Weetzie Bat has always been a strange phenomenon for me. I like them but I don't know why. Normally it would be a detriment if a book was nothing more then a series of barely coherent vignettes loosely strung together sustained only by hipster dialogue, John Waters style done by someone other then John Waters, made up slang, genies, Audrey Tatou levels of tweeness, and characters who are defined by how WC Fieldish their names are, but in this case all these all are positive boons.
Anyway I don't fight it I just roll with it, and the reread has finally inspired me to track down the sequels...Albeit not soon.
Best read while stoned out of ones mind and listening to Tom Waits, Elvis Costello, and a bit of Tom Petty for variety. ...more
Recommended to me by a friend who usually has great taste.
The "Aren't superheroes screwed up." stuff was done much better in Watchmen and about a millRecommended to me by a friend who usually has great taste.
The "Aren't superheroes screwed up." stuff was done much better in Watchmen and about a million other books, and the supervillian who is always a day late and a buck short was stolen wholesale and half as well from The Monarch in The Venture Brothers.
The story does offer some chuckles and twists, but it doesn't build to anything, and the big twist doesn't make a whole lot of sense.
It's no fun writing a hatchet job, much less a hatchet job on one of your heroes. I read Charlotte Simmons about a year ago and hated it, but dSigh...
It's no fun writing a hatchet job, much less a hatchet job on one of your heroes. I read Charlotte Simmons about a year ago and hated it, but decided that the generousity of the Christmas Spirit might make it the perfect time for me to read it. Jesus it was even worse.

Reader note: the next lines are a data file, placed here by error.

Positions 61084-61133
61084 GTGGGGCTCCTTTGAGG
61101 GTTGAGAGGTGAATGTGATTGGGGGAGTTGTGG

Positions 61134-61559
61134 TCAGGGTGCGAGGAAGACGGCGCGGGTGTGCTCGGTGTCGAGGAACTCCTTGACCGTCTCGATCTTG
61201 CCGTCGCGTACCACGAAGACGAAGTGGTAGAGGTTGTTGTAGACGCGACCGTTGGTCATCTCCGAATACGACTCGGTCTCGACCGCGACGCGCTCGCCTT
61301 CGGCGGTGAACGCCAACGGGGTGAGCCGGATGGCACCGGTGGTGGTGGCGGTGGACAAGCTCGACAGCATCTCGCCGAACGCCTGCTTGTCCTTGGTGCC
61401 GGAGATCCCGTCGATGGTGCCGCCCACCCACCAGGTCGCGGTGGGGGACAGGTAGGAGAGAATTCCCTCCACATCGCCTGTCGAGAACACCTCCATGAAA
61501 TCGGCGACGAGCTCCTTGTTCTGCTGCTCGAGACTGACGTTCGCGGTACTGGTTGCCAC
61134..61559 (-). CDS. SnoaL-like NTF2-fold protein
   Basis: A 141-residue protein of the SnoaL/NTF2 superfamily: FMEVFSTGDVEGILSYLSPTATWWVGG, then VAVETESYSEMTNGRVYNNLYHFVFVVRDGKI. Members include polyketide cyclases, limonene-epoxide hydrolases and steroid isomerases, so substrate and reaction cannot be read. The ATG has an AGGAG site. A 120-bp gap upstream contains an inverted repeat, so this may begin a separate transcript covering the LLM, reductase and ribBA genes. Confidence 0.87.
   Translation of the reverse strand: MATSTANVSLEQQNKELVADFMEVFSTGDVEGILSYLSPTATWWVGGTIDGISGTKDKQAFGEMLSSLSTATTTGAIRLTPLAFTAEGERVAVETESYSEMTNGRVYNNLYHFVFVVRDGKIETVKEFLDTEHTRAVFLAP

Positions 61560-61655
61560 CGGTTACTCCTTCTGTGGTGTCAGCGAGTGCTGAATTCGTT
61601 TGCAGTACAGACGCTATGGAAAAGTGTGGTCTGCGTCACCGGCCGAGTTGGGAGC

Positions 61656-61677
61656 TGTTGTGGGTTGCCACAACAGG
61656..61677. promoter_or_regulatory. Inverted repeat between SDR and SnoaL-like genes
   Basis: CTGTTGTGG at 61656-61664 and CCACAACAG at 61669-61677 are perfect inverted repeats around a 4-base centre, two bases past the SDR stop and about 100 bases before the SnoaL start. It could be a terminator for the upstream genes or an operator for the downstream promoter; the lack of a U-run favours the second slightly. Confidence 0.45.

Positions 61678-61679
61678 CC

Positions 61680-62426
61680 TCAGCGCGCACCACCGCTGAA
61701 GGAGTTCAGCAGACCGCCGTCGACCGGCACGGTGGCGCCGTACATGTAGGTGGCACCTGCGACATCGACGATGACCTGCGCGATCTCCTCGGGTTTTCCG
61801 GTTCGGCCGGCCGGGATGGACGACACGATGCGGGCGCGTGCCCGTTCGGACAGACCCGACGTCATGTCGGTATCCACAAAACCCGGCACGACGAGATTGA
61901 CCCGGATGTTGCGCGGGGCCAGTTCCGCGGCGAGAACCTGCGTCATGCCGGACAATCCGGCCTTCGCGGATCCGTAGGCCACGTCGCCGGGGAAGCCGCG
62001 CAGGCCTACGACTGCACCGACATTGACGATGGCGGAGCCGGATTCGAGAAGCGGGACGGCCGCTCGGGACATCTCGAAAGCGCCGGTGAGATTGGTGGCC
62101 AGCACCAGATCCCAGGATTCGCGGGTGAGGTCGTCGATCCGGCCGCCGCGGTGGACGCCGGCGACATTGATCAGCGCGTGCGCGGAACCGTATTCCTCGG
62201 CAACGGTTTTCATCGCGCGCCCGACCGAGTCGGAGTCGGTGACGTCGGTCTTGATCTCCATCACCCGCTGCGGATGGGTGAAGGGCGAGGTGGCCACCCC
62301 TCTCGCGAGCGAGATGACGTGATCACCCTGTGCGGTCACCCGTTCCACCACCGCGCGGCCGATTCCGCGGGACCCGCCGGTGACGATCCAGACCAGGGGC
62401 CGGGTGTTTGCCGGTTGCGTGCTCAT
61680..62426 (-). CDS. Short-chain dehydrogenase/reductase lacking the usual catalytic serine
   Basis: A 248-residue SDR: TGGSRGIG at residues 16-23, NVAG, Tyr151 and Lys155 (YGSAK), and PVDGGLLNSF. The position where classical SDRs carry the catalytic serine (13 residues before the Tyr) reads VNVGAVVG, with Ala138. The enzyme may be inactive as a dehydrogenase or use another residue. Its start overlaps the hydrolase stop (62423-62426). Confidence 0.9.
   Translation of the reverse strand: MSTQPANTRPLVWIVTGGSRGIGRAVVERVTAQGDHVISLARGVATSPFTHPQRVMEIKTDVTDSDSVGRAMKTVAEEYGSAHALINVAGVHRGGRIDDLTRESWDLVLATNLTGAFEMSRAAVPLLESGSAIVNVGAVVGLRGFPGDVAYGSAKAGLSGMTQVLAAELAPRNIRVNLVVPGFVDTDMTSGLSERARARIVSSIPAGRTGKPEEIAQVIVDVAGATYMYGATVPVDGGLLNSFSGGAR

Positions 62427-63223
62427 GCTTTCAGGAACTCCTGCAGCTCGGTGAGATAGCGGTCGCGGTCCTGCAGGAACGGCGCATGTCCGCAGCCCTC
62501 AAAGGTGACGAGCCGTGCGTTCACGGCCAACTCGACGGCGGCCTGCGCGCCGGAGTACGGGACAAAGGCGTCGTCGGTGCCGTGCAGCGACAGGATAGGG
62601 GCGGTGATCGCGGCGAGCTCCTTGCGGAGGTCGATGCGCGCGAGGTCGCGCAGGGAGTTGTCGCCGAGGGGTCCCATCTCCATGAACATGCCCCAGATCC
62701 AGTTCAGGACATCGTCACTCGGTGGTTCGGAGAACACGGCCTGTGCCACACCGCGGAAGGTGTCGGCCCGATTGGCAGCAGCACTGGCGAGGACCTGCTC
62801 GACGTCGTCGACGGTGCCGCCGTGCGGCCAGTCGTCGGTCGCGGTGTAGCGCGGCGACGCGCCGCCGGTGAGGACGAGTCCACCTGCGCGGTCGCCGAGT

I love Tom Wolfe, his early journalism is alive as very few works I know. His critism is sharp and cutting and can make a whole school of thought look ridiculous in a clever turn of phrase. His novels are flawed sure but like his journalism the sheer verve and style of his prose carries them across whatever bumps they might have.
Until Charlotte Fucking Simmons.
The problem is that since Hooking Up Tom Wolfe has found himself fascinated by post modern philosphy. He's no longer concerned with writing about individuals but has instead decided to focus on the misfiring chemicals in their brain in a probablistic equation. He makes Kurt Vonnegut look like Saint Augustine when it comes to subject of free will and it's sucked the life write out of his books. It's heartbreaking.
Worse yet is he's lost his ear for society and character. Ms. Simmons who has been raised around meth mouths and shit kickers would not be shocked by an errant Silver Bullet Tall Boy.
The book goes from muddled to straight out surreal about midway through where Wolfe suddenly decides to play a two hundred page game of "Whose's going to bust Charlotte Simmon's Cherry." which would be bad enough if Wolfe didn't narrate the proceedings with the smirk of a dirty old uncle.
It's sad that Zadie Smith accomplished in a page long vignette in On Beauty what it took Wolfe 700 odd pages to not accomplish....more